from the cold and lack of sunshine in the winter, so the attic of his house was
filled with the empty cages from all the birds he brought home over the years.
Though I do not know his inner thoughts, I have a suspicion his feelings resonate
in my own longing for the sun.
Here my search ends. I do not have any information about his father again.
From asking my oldest relatives I have gone five or six generations back in
history. When I tell these stories to my nephews, children, or grandchildren that
will make it seven generations. It is not a coincidence that historic texts suggests
influences travel seven generations.
What is the wisdom from this story?
Well, the reason why my father never connected much with me and never
showed much love was most likely because his father never connected with him
or showed much love to him. Why did my grandfather not show much love? He
never received love himself; he was beaten, left and betrayed by his father, who in
turn had a violent father, who again had a father that perhaps was struggling with
winter depressions.
Why did my father leave my mother and three kids to move and settle with
a new woman? You can never have proof of these things but I am sure that the
legacy of his grandfather doing the same thing had something to do with it. Do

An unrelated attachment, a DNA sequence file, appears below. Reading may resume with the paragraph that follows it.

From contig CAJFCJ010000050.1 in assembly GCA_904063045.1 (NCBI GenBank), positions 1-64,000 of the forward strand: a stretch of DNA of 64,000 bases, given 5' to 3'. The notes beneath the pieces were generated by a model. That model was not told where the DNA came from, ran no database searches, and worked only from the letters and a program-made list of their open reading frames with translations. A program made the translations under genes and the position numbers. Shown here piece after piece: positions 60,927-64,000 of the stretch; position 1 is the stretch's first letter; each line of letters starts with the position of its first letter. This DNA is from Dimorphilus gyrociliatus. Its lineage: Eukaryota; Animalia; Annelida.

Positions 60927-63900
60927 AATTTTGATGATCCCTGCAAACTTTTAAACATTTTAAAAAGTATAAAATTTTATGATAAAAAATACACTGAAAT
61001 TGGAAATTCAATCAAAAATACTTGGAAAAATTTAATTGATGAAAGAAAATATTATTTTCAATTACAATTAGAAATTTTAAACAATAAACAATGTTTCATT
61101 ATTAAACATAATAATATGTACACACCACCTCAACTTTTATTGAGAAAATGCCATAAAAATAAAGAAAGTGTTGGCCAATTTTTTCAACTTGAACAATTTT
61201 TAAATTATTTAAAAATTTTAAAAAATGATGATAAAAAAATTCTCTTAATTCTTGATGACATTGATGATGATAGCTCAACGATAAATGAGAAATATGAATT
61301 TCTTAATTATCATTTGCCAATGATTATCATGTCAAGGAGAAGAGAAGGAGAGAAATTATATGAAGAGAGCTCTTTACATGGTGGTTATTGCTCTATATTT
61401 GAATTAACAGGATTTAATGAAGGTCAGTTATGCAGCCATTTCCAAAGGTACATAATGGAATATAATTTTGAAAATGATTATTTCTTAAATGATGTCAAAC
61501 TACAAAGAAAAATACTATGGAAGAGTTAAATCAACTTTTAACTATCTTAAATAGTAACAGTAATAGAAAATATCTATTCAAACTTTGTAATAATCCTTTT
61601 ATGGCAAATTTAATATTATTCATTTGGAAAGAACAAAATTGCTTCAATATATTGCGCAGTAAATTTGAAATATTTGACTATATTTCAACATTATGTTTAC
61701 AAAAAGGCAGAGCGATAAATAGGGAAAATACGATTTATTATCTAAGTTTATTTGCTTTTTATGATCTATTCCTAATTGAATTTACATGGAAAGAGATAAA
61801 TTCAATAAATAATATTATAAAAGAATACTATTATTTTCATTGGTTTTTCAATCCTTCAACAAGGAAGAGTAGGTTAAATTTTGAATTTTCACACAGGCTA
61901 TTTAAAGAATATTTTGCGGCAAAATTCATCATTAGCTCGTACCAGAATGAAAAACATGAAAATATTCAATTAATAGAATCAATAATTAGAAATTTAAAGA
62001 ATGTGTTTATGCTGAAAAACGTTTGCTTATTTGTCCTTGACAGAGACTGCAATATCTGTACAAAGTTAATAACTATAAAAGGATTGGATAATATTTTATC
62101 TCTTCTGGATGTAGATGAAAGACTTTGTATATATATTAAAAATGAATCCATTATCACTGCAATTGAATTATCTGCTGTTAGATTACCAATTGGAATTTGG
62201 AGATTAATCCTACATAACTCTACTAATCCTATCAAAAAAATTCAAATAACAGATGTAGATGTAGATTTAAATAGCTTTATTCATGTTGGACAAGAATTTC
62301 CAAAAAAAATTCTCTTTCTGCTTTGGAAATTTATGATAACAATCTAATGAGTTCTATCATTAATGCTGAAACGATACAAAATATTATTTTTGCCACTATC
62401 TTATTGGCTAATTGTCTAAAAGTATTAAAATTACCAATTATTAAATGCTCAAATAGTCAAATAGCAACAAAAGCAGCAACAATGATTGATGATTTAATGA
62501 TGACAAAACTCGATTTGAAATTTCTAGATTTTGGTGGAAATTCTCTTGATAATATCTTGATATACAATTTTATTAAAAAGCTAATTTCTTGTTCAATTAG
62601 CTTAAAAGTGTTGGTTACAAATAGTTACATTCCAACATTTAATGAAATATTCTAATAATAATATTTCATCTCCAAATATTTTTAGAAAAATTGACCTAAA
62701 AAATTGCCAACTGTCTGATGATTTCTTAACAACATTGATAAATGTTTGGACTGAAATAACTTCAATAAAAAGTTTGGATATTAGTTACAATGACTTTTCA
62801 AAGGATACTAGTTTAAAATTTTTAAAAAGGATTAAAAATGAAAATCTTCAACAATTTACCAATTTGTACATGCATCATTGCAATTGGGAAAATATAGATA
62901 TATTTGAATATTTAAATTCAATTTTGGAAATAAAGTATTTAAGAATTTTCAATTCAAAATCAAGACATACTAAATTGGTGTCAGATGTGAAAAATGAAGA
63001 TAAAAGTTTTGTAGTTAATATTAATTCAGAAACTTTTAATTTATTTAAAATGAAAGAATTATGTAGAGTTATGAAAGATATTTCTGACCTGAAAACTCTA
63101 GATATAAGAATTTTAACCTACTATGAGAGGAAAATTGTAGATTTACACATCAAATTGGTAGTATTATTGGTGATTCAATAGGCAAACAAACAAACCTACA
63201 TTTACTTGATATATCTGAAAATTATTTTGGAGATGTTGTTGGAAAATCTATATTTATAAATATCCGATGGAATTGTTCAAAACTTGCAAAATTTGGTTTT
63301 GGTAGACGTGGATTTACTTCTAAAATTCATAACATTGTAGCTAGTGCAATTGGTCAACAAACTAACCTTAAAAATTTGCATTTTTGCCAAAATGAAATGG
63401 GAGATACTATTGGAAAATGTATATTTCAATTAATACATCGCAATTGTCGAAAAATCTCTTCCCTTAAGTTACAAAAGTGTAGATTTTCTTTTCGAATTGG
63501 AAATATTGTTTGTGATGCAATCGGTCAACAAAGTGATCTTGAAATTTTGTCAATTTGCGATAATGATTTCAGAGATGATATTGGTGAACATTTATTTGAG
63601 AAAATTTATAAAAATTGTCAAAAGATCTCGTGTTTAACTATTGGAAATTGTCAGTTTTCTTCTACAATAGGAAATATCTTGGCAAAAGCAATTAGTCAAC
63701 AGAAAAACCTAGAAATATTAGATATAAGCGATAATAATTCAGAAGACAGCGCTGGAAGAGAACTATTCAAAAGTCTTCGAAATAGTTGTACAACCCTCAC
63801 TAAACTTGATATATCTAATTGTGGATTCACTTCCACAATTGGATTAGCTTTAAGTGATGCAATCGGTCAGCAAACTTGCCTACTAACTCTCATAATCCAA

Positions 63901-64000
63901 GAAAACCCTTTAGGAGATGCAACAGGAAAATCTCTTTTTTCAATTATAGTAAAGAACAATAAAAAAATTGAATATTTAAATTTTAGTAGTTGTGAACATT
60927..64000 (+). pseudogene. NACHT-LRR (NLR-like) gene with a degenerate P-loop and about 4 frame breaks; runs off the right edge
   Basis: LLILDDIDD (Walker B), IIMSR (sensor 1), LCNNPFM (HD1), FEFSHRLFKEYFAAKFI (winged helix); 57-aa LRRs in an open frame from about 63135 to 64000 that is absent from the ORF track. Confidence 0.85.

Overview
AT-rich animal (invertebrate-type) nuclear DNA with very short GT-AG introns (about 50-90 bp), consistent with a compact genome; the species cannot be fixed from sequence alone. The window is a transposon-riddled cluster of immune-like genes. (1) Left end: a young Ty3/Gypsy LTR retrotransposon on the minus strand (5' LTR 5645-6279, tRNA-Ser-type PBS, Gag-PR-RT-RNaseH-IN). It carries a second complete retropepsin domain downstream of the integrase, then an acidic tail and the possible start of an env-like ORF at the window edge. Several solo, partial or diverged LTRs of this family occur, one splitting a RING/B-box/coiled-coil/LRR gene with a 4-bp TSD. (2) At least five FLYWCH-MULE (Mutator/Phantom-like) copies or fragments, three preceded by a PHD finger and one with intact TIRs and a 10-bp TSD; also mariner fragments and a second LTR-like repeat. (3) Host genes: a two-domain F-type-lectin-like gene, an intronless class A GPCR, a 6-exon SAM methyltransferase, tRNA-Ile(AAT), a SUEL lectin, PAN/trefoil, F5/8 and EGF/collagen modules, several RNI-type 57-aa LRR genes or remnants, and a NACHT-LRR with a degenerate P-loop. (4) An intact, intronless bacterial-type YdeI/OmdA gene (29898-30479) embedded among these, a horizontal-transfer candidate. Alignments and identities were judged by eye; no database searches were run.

you see the pattern here?
Fortunately I have the ability to become conscious about the influences I
have from the past. I can decide to learn from them and make sure I learn from
history.
Exercise: Other Influential People
"You don't have to be a "person of influence" to be influential. In fact, the most
influential people in my life are probably not even aware of the things they've
taught me.”
Scott Adams
"The most influential of all educational factors is the conversation in a child's
home.”
Sr. William Temple
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Other people have influenced you too. Friends, teachers, bosses,
neighbors, and other people you have encountered have influenced you. This is a
good thing, because while we can’t choose family, we can choose non-family.
Write down the names of the five people who have influenced you the most.
How has each person specifically influenced you?
You can cite more than five people if you wish. If you do, make more sheets of
paper and insert them into the binder.
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Exercise: Defining Moments/Turning Points
In your past you have had moments that stand out—moments that formed
you into the person you are today. Identify these moments; write down what
happened and how this shaped you.
Identify the major defining moments or turning points. What makes these